Christina Murtaugh

Senior Program Officer, Rule of Law, Center for Governance, Law and Society

Christina Murtaugh is a senior program officer for Rule of Law. Her focus is on the International Network to Promote the Rule of Law (INPROL), a community of practice initiated by the Rule of Law Center in 2007; and the Justice and Security Dialogue (JSD) program. She is acting director of INPROL. In addition, she serves as lead on the development of a Justice and Security Dialogue (JSD) Handbook and co-leads, with Vijay Simhan, on the development of a JSD community of practice. She also advises on JSD programs in Libya, Iraq and the Sahel. She has also worked on the Model Codes for Post-Conflict Criminal Justice Project. In 2008, she worked for the American Bar Association's Rule of Law Initiative-Azberbaijan, focusing on continuing legal education and legal aid programs. Christina has a juris doctorate degree from the William & Mary School of Law with a focus on international law and rule of law. She also holds a bachelor’s degree from the University of Kentucky.

Publications:

  • Criminal Justice Reform in Post-Conflict States: A Guide for Practitioners, co-author, United States Institute of Peace & United Nations Office on Drugs and Crime, 2011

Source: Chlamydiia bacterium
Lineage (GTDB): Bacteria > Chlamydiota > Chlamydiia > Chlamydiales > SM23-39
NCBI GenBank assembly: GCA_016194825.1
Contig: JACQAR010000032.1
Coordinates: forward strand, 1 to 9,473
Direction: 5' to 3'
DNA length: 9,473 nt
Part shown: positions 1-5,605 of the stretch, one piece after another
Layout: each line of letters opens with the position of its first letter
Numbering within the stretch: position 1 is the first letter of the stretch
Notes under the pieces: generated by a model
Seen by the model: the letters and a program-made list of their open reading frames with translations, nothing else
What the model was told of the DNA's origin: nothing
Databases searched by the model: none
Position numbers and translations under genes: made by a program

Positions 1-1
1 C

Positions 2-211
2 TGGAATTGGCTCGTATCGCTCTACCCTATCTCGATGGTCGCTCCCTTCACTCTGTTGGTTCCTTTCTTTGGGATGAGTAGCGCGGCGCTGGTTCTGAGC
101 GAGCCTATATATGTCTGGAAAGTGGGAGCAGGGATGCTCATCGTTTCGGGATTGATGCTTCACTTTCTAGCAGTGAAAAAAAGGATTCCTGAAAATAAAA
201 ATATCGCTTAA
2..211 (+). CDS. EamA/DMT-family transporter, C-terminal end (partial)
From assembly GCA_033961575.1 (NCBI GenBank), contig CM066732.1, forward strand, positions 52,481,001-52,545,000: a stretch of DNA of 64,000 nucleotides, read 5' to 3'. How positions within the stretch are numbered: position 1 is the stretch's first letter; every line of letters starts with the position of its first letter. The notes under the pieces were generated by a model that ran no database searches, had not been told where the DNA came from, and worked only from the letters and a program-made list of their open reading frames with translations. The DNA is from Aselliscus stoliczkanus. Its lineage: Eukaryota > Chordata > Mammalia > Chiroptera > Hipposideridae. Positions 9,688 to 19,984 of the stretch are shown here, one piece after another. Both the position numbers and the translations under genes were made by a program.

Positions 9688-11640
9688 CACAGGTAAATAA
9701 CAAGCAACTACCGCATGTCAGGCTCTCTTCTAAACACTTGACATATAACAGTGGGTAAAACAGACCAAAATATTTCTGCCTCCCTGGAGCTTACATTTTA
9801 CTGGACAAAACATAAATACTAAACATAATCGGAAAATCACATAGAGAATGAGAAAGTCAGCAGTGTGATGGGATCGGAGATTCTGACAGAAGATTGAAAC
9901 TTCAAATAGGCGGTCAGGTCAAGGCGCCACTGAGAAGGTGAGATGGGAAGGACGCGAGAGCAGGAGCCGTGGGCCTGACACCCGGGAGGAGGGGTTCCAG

• Police and Community Consultative Bodies, co-author, International Network to Promote the Rule of Law, 2010.
  • Establishing an Independent Police Oversight Body, co-author, International Network to Promote the Rule of Law, 2010.
  • United Nations Peacekeeping Mandates, author, International Network to Promote the Rule of Law, 2010.
  • Differences between “Detention” and “Corrections”, co-author, International Network to Promote the Rule of Law, 2010.
  • Establishing and Reforming Bar Associations in Post-Conflict States, author, International Network to Promote the Rule of Law, 2010.
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Publications

September 17, 2014
Three years after the death of Muammar Qaddafi and the end of the revolution in Libya, security and justice are stalled and elusive despite the proliferation of security providers. The power of the gun prevails over the rule of law. Many see no end in sight. Based on a nationwide survey and drawn from interviews and focus group sessions, this report—supported by the USIP and the Small Arms Survey—tracks security and justice in Libya from before the revolution through today, its realities, and its impact on the country and its population.

Articles & Analysis by this Expert

May 12, 2015
By:

Security naturally takes top priority for Libyan citizens these days amid renewed violent conflict, but nationwide political rifts also are causing local civic institutions to break down, said Libyan activists, journalists and analysts during a May 4 online discussion organized by USIP.